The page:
For example, Chick-fil-A closes on Sunday, which is one of the more profitable days of the week for restaurants in America. This potential sacrifice of profits indicates that its owners see the company not merely as a profit-oriented entity but as a calling, a means of service, a corporate way of obeying God. In 2000, Chick-fil-A’s founder Truett Cathy and his brother presented a covenant to their sons that included promises never to open on Sunday, that the company would stay private, and that it would support philanthropic work. The covenant stated, “We will be faithful to Christ’s lordship in our lives. As committed Christians we will live a life of selfless devotion to His calling in our lives. We will prayerfully seek His leadership in all major decisions that impact our family and others. Our family roles as spouses to our lifelong mates, parents to our children, and loving aunts and uncles will be our priority.”5 This is not merely theological window-dressing but, as with any genuinely religious organization, shapes the way it does business.6 Similarly, Hobby Lobby closes its stores on Sundays, reportedly starts staff meetings with Bible readings, pays above minimum wage, and uses a Christian-based mediation practice to resolve employee disputes.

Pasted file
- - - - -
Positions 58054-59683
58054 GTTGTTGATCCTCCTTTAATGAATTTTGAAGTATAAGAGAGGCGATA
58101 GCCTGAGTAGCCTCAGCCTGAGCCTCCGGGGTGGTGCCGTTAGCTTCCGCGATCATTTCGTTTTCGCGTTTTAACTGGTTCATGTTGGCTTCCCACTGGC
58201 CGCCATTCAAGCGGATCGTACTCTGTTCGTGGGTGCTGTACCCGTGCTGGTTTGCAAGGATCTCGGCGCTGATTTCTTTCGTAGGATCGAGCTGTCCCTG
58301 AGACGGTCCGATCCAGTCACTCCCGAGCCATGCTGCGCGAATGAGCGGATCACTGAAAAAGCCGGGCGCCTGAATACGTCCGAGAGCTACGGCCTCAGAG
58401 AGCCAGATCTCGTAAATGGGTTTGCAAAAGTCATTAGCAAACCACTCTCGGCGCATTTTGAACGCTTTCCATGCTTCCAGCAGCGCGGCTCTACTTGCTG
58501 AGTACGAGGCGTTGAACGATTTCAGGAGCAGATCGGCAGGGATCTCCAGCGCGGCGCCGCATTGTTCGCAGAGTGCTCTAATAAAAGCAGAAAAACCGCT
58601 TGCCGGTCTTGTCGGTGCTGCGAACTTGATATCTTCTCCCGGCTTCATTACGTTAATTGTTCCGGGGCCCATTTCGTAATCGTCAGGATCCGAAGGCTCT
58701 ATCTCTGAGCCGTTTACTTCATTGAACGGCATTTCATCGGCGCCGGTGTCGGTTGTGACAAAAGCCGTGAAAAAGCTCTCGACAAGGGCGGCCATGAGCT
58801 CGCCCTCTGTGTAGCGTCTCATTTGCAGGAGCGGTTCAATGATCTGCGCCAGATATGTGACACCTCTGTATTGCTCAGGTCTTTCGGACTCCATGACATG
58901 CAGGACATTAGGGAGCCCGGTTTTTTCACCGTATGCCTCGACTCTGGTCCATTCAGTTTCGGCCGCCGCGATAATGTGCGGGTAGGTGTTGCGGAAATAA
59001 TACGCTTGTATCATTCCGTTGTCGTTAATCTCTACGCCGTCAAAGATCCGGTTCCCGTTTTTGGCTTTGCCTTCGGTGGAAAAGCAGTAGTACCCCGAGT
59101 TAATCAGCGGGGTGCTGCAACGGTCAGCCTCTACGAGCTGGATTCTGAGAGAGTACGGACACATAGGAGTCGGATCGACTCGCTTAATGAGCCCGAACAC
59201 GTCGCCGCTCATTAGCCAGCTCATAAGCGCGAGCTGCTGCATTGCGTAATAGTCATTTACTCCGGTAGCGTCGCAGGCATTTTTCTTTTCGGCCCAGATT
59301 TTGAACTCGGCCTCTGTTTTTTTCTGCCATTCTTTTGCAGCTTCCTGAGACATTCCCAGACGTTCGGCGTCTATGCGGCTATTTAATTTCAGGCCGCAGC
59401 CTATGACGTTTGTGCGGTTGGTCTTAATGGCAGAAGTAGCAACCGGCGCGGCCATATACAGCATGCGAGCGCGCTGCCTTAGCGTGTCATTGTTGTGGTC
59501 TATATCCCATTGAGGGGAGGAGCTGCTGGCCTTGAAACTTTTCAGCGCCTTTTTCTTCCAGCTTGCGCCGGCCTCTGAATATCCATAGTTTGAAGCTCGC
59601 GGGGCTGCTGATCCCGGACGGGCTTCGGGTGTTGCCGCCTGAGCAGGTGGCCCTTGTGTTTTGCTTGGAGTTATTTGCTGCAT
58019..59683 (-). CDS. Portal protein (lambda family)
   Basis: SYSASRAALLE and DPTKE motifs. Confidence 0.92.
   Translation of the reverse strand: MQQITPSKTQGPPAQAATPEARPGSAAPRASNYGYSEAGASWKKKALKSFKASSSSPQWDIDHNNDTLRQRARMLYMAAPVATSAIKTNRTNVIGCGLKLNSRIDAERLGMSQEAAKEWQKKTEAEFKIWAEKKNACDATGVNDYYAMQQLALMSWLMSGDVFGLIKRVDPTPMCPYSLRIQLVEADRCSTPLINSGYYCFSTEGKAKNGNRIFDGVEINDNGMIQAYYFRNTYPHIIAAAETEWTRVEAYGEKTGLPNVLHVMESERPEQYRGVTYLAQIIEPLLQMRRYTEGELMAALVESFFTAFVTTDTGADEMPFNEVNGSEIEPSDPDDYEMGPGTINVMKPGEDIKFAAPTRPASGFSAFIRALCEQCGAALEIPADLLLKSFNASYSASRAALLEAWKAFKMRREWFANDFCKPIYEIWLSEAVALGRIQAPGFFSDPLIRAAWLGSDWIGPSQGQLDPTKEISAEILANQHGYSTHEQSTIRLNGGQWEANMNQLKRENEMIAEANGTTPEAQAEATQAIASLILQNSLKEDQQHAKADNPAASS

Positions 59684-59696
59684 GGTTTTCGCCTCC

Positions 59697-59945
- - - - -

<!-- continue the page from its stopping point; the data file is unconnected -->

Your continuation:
A Look at Religious Businesses Beyond the Culture War
Lest it be thought that such corporate religion is merely the province of conservative Christians in America’s culture wars, there are many other examples. Don Larson, the founder and CEO of the Sunshine Nut Company left his senior corporate position with Hershey when he believed God was calling him to “Go and build food factories in developing nations to bring lasting economic transformation.” He and his family sold everything they had and in 2011 moved to Mozambique. They started a food factory hiring primarily adult orphans, developed relationships with orphanages and other community organizations throughout Mozambique, and supported and developed projects using 90% of their profits. In 2014, they were able to start supplying U.S. retailers such as Wegmans and Whole Foods and now have an all-African staff of 30.7 This could be described both as a business and as mission work.8 Indeed there is a trend in missions to develop businesses to support local communities so that they can be self-sufficient and not need aid.9